Thomas H. Ptacek

Black Hat Submission Advice

There’s a model submission example on the CFP submission page but my general advice starts with: Don’t overthink it. Median accepted submission is probably just about ~1000 words.

DO. NOT. WRITE. YOUR. SUBMISSION. IN. THE. CFP. SUBMISSIONS. APP. Write it out fully somewhere else, then paste it in. Don’t draw ASCII art. The CFP app will ruin it.

Be careful what track you submit to. There is no reliable process inside BH for moving talks submitted from the wrong track to the right one. It might happen, it might not. Assume you’ll get 50% more attention from reviewers on your primary track than on your secondary one. (ie: reviewers covering Mobile Security track are interested in mobile; that’s why they’re there.) Make your primary track the one where you have the best pitch.

Each submission gets 10 different reviewers, each working through ~200+ submissions. They’ll give your submission a default ~5 minutes, so state clearly and repeatedly in every section what makes your work (1) novel and (2) impactful. Novelty and impact, stated clearly, in the abstract and outline. You’re already ahead of 80% of all submissions.

There is virtually no FOMO motivation in reviews. If you write a submission that is halfhearted about why it’s important, reviewers will assume it isn’t.

There’s so many submissions, a lot of reviewers are going to take any opportunity they’re given to quickly bucket your submission. So:

Warning: If you work for a company that does anything related to what your Black Hat submission talks about, find ways to make it clear that you won’t be talking about your employer. Reviewers are allergic to pitches and will assume that’s what you’re trying to do.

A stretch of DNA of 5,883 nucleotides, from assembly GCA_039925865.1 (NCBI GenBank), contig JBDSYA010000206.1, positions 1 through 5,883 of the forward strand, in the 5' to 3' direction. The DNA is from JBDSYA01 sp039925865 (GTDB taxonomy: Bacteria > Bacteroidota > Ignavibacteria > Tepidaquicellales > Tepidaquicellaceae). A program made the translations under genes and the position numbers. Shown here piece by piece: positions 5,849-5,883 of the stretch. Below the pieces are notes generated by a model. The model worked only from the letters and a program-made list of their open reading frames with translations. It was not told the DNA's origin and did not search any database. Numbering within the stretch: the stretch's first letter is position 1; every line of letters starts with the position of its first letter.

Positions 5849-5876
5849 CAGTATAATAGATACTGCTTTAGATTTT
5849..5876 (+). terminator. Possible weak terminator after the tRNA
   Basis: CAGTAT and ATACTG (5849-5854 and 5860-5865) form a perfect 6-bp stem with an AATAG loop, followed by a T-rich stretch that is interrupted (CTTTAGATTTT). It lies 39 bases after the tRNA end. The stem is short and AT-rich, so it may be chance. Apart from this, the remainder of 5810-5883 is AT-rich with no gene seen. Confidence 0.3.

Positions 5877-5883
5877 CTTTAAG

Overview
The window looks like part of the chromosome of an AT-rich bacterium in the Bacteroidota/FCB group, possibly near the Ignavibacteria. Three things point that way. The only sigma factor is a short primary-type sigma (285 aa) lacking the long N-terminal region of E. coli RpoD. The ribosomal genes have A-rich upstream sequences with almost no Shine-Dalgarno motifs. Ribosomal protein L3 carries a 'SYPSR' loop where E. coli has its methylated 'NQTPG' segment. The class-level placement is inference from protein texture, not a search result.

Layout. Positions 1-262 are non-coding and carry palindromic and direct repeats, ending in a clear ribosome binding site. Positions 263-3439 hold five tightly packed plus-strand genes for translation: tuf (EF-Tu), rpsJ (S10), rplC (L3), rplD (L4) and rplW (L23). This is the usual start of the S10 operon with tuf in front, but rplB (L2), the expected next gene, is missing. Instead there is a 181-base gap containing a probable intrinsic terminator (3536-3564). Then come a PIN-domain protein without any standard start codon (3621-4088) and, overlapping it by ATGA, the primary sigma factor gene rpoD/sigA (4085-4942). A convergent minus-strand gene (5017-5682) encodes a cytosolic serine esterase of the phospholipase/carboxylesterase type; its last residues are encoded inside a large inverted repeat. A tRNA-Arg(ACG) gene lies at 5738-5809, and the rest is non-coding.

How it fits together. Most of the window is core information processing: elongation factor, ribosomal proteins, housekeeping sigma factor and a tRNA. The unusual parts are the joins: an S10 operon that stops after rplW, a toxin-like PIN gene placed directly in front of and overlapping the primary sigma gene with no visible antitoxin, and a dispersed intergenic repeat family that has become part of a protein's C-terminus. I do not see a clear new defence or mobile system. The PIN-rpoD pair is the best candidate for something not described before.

Warning: Getting into Arsenal can be hard hard. Unless you’re submitting to Arsenal, or the thing you built is literally one of the most important new things built this year, don’t make the core of your pitch be a tool you built. Everybody does that! Makes it too easy for reviewers to write a “would be good for Arsenal” review.

Warning: If you’re writing a “case study” talk, know that case studies are the easiest kind of talk to write, so you’re competing with dozens of other case studies. I like case studies and think we need more (I’m just one reviewer). But really play up what makes your case important.

Warning: Be careful about stale topics. I’m not going to say what they are; go look at last 4 years of BH. I’m not saying “don’t submit a machine learning cloud security” talk. I’m just saying probably don’t call it that.

Black Hat reviewers are overwhelmingly technical and most have spoken at BH previously. Don’t overwrite; assume we know what to look for in your technical details.

But: if you’re writing a talk like “I have a pattern of bugs that breaks every Relay and GraphQL application”, don’t assume reviewers super familiar with GQL. We’ll understand the talk but not necessarily why GQL matters. One of the best 2017 talks barely squeaked in because of this.

Seriously though: at ~1000 words, a decent CFP submission is less work than a medium-sized Reddit comment. It costs you very little time to submit. Whatever else you do, err on the side of submitting!